Holiday Cards

December 17, 2009

In my pre-bf life, I lived with my Homo Honey in suburban New Jersey, working for a pharmaceutical advertising agency. If you’re not familiar with pharma advertising, ask yourself “Who designs those stupid clipboards in the doctor’s office, blatently advertising drugs that I don’t need?” That’s what they do, among other things.

One holiday season, our drug company client asked us to design their holiday greeting card. Salivating for a creative challenge, my boss eagerly accepted and, through a special Christmas miracle, she asked me to join the design team. We brainstormed on everything from orientation of the card, to the style and even if it should be two or three dimensional. After sleepless nights and even longer design team meetings, we decided on a hand-painted, clear glass ornament that housed a scrolled greeting card inside of it.

On the day of our design presentation with the client, our team walked into the meeting confident that our design was both visually sitmulating and seasonally appropriate. And we were right. Overall, the client was as pleased with the design as us, well, as much as a group of drug company executives can get about a design that won’t make them any money. They signed off on the ornament and wished us all a happy holiday season. As the meeting ended we all said our goodbyes, shaking hands and exchanging pleasentries about visting our families. Everyone was complimentary and polite except for one fat, suburban New Jersey-ite with feathered hair and transition prescription glasses. His contribution to the conversation was “Nice idea. Too bad no one gives a shit.”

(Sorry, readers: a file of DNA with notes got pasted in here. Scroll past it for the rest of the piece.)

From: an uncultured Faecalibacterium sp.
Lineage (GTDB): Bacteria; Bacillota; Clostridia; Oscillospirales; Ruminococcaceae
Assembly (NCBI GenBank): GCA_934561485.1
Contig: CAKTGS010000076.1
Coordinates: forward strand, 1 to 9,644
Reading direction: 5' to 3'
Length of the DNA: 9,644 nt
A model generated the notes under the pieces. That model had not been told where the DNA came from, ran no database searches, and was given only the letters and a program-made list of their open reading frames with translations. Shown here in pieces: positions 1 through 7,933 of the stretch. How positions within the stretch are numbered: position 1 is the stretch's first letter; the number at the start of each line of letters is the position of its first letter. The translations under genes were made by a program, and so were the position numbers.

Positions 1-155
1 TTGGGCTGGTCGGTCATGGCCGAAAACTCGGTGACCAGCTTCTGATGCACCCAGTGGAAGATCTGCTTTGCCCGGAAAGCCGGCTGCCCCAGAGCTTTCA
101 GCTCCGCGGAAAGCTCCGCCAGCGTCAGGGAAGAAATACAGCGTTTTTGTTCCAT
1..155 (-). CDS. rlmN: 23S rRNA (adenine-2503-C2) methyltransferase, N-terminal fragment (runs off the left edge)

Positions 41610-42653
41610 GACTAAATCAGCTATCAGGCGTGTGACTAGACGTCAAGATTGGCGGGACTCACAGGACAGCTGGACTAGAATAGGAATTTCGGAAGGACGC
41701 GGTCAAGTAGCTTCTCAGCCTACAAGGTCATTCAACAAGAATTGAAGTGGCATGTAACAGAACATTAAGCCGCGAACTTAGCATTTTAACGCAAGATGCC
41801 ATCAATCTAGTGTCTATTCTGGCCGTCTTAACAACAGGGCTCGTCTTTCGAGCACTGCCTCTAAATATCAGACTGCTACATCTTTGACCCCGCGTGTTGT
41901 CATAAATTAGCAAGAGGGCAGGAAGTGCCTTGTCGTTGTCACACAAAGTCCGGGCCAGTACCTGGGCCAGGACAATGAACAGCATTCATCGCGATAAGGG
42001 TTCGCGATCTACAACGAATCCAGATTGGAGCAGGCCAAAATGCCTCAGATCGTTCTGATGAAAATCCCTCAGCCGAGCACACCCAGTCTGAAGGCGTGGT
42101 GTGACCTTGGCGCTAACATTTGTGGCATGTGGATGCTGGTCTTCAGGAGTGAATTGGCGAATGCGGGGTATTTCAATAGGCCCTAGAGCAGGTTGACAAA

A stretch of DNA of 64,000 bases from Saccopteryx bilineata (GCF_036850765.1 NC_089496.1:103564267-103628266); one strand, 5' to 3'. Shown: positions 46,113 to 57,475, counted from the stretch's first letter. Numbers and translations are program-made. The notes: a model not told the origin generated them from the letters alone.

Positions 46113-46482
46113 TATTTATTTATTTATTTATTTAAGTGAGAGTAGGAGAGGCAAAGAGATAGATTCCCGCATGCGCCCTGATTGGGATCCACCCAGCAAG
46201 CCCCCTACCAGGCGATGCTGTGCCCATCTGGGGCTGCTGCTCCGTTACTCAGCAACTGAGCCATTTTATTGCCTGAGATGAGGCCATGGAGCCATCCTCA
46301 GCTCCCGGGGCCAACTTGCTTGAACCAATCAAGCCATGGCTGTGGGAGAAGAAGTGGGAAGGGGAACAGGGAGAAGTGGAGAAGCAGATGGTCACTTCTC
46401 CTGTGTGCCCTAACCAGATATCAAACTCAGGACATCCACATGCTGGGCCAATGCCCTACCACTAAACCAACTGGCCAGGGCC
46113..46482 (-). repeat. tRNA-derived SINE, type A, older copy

Our bubble burst and we were left astounded as to how anyone could not care about what we had created. I went home and buried myself in a bushel of apples and the loving bosom of my Homo Honey. She agreed with everything I had to complain about and even convinced me that my feather-haired client didn’t like the ornament because he was impotent and angry that he couldn’t pleasure his wife any longer.

She always knows exactly what to say to make me feel better.

Despite her positive feedback, I spent the next day at work in a gray cloud of unappreciated depression, counting the nano seconds until five o’clock. I arrived home to find a bright green and red envelope with a return address in California. Hopeful that my wealthy great-aunt had finally started sharing her trust fund with the rest of the family, I tore into it with the same excitement I had on Christmas Day during those precious years when I still thought Santa was real. Much to my chagrin, the card was empty. She didn’t even sign it. Her “signature” was printed typewriter font. “That’s stupid.” I thought to myself and threw the worthless card in the trash. Hearing this, Homo Honey looked up from her apple strudel and opined “Nice idea. Too bad you don’t give a shit.” We erupted into a volcano of laughter realizing that, when it comes to Christmas cards, it’s not the thought that counts.